Topics such as human evolution and climate change are of interest to me – but the very act of tweeting about them comes across as politically or religiously motivated.
We all have our starting points, our tribes and our audiences. But we also need to push ourselves a bit, and to move into the “adjacent possible.”
It is ok for people to have disagreements – on politics, on faith, on religion, on leadership. But we need to understand how to be in dialogue with one another.
I have a confession to make: I’m enjoying the illusion of consciousness. I’m enjoying the illusion of life.
Science demands proof for what it believes. But there is something that scientists believe without proof, and that cannot be proved: the central doctrine of science.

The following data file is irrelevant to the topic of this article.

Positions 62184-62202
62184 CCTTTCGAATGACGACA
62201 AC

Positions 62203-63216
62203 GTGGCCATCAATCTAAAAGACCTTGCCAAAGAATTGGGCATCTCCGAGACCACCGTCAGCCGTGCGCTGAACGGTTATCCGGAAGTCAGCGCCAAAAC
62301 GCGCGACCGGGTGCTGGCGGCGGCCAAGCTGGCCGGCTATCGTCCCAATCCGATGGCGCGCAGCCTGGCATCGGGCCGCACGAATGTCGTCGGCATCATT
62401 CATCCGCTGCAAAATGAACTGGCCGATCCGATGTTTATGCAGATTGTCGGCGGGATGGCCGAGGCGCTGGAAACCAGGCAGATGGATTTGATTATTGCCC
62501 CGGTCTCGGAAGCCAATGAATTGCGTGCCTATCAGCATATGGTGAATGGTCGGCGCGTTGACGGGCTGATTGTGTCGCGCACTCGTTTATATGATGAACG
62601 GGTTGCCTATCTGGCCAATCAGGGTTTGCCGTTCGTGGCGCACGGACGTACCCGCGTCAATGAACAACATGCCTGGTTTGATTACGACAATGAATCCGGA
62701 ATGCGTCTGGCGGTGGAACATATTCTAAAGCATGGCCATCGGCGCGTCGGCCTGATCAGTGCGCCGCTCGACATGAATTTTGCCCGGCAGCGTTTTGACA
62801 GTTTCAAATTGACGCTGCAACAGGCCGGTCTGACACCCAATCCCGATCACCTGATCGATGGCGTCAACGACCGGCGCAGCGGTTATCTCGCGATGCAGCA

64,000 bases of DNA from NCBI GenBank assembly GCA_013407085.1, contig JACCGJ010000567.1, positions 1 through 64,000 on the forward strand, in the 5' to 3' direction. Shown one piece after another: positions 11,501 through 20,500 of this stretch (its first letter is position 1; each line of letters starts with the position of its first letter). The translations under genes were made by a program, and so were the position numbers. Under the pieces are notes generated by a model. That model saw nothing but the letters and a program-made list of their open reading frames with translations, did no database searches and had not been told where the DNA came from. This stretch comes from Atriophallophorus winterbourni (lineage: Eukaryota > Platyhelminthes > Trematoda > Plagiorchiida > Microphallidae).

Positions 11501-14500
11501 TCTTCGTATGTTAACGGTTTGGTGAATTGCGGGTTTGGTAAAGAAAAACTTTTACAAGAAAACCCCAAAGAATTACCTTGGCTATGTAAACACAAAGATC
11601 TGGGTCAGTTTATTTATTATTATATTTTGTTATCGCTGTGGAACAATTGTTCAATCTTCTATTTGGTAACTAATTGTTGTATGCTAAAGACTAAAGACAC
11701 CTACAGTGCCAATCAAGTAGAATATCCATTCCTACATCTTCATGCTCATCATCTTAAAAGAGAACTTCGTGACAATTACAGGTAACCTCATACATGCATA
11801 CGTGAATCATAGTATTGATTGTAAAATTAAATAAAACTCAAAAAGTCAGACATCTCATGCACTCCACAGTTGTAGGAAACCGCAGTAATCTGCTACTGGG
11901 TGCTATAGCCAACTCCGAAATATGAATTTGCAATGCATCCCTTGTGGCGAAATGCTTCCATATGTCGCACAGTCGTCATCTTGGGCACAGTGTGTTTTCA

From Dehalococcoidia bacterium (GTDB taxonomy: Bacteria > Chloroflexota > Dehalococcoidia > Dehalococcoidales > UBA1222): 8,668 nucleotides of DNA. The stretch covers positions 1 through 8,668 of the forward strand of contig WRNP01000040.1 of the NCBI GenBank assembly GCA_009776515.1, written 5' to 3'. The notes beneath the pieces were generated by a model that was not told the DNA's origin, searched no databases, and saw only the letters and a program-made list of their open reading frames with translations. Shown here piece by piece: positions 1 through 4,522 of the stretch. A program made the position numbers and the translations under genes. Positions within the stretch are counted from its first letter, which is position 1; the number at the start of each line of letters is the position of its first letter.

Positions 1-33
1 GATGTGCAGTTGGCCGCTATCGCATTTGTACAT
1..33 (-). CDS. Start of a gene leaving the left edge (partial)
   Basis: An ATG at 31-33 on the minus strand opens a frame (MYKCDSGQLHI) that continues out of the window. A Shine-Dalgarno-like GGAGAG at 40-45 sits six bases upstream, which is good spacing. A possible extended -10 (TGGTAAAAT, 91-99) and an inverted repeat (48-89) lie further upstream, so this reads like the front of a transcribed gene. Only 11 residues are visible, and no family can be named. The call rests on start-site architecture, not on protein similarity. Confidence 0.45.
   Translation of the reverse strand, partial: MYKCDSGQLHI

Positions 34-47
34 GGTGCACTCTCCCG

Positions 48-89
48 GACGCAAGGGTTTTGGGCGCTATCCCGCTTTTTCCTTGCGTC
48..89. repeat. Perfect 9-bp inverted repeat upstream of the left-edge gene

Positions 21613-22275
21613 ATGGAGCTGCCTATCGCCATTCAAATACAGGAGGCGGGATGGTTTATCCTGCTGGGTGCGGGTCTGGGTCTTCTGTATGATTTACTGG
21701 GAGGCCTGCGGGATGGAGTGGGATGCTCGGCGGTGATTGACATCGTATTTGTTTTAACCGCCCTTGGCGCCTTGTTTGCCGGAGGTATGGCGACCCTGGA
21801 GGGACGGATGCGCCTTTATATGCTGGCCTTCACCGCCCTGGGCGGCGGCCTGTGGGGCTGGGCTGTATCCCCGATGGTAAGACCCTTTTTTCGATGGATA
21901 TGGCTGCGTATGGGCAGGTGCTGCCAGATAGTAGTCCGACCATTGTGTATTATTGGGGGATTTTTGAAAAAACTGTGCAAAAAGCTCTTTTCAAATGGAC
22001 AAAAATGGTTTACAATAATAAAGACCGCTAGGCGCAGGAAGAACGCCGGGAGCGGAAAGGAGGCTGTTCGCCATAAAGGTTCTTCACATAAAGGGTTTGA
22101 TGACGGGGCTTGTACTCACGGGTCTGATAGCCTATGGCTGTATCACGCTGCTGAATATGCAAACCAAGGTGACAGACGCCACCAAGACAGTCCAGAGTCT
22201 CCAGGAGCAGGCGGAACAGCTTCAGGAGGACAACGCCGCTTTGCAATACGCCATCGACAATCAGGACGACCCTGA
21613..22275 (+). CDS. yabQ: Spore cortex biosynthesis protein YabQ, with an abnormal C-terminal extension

“Jewish Geography” is more than a social phenomenon – it is a testament to the belief, literal or metaphorical, that Jews share a common ancestry.
What would medicine look like if both doctor and patient viewed each other as being in God’s image? Dr. Jonathan Weinkle thinks that perspective could be transformative.
What would the earth, and the spirit of humanity, look like if the Fall had never happened?
How have thinkers from Bergson and Einstein to Heschel reconciled that sensation of the flow of consciousness with the frozen spacetime picture?
How might thinking in a “Godly time-frame” help us take more urgent action about issues affecting us right now?